Saturday, 24 October 2020

MUSINGS/HOW-TO: Raspberry Pi 4 "Touch" Audio Streamer, and CRAAP settings! ;-) The decline of public feedback, virtual showrooms, value-added content and Darko Audio?

Left - Raspberry Pi 4B, Right - Raspberry Pi 3B. Heatsinks installed on both boards.

Back in August, I wrote an update on building and running the of Raspberry Pi "Touch" audio streamer with RoPieee software. The article was still written with the Raspberry Pi 3B(+) in mind.

Well, on Prime Day recently, I was able to get a Raspberry Pi 4, 4GB "Starter Kit" for a price I could not resist. It's nice to have all the parts including the appropriately sized heatsinks, ready-to-use microSD card, and 5V/3A USB-C power supply. For now, I have no need for the Pi 4 case and the micro-HDMI cables can go in my box of miscellaneous cables.

For audio streaming purposes, a basic 2GB Pi 4 kit (<US$55) would be even cheaper and works just as well. Given the minimal difference in cost, no point going with a 1GB model although that would still be fine - remember the Pi 3 was limited to 1GB. There is also an 8GB Pi 4 but that's a huge amount of memory for just an audio streaming "appliance"!

Saturday, 17 October 2020

Musings/Measurements: quasi-Spinorama "qSpin" & the KEF LS50 bookshelf loudspeaker...

Auditioning the KEF LS50 Black Edition, powered by SMSL SA300 Class D amp on computer workstation.

With autumn here, sunlight hours reduced and looking towards the rainy months ahead, I thought it would be good to start expanding measurements and be a bit more "serious" with evaluating loudspeakers.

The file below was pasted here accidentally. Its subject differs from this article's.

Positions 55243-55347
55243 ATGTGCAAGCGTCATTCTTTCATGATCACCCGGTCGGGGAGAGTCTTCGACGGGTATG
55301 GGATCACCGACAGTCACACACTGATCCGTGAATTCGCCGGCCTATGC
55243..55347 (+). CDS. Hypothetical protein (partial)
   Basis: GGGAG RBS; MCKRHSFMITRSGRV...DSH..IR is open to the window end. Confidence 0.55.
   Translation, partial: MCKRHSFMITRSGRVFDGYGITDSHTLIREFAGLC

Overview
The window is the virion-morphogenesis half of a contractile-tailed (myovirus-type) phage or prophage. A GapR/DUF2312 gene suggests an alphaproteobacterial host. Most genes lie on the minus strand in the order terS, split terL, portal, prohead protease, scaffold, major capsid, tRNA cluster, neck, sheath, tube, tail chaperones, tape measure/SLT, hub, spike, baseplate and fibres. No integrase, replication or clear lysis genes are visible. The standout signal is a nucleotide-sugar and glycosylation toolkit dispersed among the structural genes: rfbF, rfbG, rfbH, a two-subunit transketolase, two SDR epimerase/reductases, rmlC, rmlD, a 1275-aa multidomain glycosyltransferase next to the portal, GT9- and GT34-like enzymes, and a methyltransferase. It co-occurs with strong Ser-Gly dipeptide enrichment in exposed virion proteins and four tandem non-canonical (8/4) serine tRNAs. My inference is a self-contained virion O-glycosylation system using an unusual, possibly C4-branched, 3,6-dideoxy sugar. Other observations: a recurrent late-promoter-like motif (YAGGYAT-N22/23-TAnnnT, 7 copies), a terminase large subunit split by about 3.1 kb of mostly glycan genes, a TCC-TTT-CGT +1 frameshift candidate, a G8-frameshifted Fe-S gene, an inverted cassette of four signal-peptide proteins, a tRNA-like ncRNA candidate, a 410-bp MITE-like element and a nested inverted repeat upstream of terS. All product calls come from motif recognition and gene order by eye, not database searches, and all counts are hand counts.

As you know, speaker measurements have been done since the start of the audiophile hobby and there are all kinds of ways to get the job done to varying levels of precision and reliability. Stereophile has been doing this for years with John Atkinson's use of the MLSSA (DRA Labs) system as he summarized in this review which formed his 1997 AES paper. More recently, it's great to see Audio Science Review's use of the Klippel Near Field Scanner (NFS) for many speaker measurements already!

For many of us interested in speaker performance, probably introduced to the ideas with Floyd Toole's book Sound Reproduction - Loudspeakers and Rooms (first edition 2008, now in 3rd edition 2017), there has been a rise in loudspeaker measurements using the "Spinorama" technique. This measurement method plus its standard representation of data has since becoming codified in the ANSI/CTA-2034-A "Standard Method of Measurement for In-Home Loudspeakers" (you can get a copy of the current CTA-2034-A R-2020 here), first published in 2015.

Saturday, 10 October 2020

Further Explorations into "Intersample Overs" - Resampling/Downsampling & De-Clip by Charles King

Greetings everyone. It's great to interact with some of you over the years around contents I've posted in this blog. As you perhaps know, recently, I talked about resampling hi-res audio files in my article on "Post-Hi-Res" with the idea that the vast majority of albums we download as supposedly high-resolution content simply do not warrant the file size or bitrate. As such... I routinely just bring them back to 16/48 or 16/44.1.

Here's an interesting comment by Charles King on this and his explorations of the topic:


Hi Archimago,

I was a bit taken aback on reading your 25 July post in which you talked about a need to guard against intersample overs when downsampling hires files. I've collected quite a few albums in hires over the years, often to check if I could hear any difference (I can't, and have given up on that) or to see if they provided better mastering (occasionally true, though in some notable cases the mastering is audibly worse). Since I don't want to litter my long-term storage with gigabytes of useless data I end up downsampling these to 16/48 in Adobe Audition (which is rated as having one of the better resamplers) and then compressing to variable-rate AAC (which is transparent to me).